X, female, 55 years old, low back pain eight months, and there urgency, urethral pain, perineal pain, the clitoris pain, painful sexual intercourse. Clinical examination: straight-leg raising test, normal. Highly sensitive point in both side roots of the thigh, left was serious ,hip flexor knees at a consolidated trial, leads to the roots of the thigh pain, ulna pain, tenderness is extremely sensitive .diagnosis: the roots of bilateral thigh soft tissue damage, clitoris pain.
Treatment: zak acupuncture
Results: After a period of treatment, patient’s genital pain disappeared, the treatment of patients with satisfaction.

Vaginismus: A painful spasm and contraction of the muscles of the vagina that prevents sexual intercourse. The condition results in pain when vaginal sexual intercourse is attempted or, in some cases, during a pelvic examination by a health-care provider. Vaginismus is not common, and its cause is poorly understood. Anxiety, past sexual trauma, or other psychological conditions have been suggested as potential contributing factors. Vaginismus is considered to be a form of female sexual dysfunction. Treatment of vaginismus involves education, counseling, and the use of vaginal dilation exercises and acupuncture.

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J R Soc Med. 1999 Nov;92(11):579-81.

Acupuncture for vulvodynia.

Abstract

Vulvodynia is the sensation of burning and/or pain of the vulva in the absence of abnormal clinical findings. We offered acupuncture to twelve patients with this syndrome. All had experienced severe distress and impairment of sexual function and usual treatments had failed. The patients attended weekly for acupuncture and progress was monitored at each visit by enquiry, a questionnaire and a visual analogue scale for pain. Half had treatment for the first five weeks only, the other half for the second five weeks only. Side-effects were negligible. Two patients felt so much improved that they declared themselves ‘cured’; three believed their symptoms had improved and wished to continue acupuncture; four felt slightly better and judgedacupuncture more effective than any other treatment; and three noted no effect at all. Acupuncture is time-consuming and a large part of its beneficial effect in this study may have come from the regular specialist contact. However, in view of the patients’ lack of response to other measures their satisfaction with the acupuncture was surprisingly high.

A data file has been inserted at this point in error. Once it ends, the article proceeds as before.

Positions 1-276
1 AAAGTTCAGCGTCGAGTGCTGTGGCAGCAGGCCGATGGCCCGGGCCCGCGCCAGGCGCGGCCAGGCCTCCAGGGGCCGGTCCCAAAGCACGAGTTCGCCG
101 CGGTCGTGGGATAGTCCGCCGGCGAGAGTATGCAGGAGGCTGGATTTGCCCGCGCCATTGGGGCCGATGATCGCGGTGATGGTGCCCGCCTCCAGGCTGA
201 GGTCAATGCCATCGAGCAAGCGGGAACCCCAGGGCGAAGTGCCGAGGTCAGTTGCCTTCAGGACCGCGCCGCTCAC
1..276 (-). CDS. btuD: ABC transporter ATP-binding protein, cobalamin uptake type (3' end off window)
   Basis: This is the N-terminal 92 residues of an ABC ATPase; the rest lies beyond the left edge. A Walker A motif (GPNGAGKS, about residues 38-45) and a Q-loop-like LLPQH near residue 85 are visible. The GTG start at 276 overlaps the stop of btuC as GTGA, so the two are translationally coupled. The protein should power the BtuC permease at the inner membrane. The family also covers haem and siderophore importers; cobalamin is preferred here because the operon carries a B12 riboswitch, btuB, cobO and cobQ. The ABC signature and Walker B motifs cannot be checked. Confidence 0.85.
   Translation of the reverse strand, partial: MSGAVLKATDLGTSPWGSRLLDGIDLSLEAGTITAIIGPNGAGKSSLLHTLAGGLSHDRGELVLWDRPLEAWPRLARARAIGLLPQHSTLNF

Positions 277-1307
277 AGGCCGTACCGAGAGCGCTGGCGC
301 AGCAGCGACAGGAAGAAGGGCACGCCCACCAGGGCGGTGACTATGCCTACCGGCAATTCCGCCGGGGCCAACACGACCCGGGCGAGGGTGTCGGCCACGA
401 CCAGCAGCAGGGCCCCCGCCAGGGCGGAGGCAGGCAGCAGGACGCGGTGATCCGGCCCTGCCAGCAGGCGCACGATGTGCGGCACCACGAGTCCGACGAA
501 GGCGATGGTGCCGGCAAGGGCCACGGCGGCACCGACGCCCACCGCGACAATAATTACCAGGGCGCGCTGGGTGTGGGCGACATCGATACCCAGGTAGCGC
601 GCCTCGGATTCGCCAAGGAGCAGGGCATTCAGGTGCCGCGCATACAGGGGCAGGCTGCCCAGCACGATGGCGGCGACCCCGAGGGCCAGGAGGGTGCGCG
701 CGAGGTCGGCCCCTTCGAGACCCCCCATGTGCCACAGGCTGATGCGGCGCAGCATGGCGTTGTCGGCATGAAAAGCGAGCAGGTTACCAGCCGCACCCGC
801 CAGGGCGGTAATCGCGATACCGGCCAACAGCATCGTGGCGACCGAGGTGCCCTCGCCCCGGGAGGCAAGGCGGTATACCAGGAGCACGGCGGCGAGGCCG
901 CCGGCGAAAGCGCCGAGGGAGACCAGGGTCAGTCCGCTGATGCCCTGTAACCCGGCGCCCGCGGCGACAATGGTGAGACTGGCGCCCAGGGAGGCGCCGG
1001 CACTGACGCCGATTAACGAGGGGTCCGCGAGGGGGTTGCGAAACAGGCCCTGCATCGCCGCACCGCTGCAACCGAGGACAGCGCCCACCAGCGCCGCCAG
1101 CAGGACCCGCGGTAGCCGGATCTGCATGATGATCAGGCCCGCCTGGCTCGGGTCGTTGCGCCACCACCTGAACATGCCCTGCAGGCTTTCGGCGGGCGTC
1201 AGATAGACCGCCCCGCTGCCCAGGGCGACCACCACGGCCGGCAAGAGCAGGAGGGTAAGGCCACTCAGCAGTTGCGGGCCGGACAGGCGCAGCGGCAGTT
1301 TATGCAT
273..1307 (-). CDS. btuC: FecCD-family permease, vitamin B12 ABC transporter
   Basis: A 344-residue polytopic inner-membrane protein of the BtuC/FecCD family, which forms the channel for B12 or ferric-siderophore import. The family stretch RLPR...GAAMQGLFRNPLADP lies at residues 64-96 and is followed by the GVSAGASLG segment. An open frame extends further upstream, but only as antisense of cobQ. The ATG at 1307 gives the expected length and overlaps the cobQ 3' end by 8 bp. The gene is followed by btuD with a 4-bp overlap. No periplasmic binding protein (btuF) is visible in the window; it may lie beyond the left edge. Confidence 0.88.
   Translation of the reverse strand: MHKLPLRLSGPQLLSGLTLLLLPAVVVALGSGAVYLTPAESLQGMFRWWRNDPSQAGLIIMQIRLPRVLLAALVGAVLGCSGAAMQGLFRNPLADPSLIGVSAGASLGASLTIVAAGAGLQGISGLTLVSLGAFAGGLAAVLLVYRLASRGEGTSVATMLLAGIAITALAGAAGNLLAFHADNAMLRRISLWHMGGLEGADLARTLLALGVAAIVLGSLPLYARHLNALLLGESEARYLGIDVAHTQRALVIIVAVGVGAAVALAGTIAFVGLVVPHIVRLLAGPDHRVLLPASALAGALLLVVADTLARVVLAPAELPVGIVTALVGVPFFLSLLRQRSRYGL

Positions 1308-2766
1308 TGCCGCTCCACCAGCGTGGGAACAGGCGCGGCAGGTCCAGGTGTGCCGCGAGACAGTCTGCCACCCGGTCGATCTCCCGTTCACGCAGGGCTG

PMID:10703496 [PubMed – indexed for MEDLINE] PMCID: PMC1297434   Free PMC Article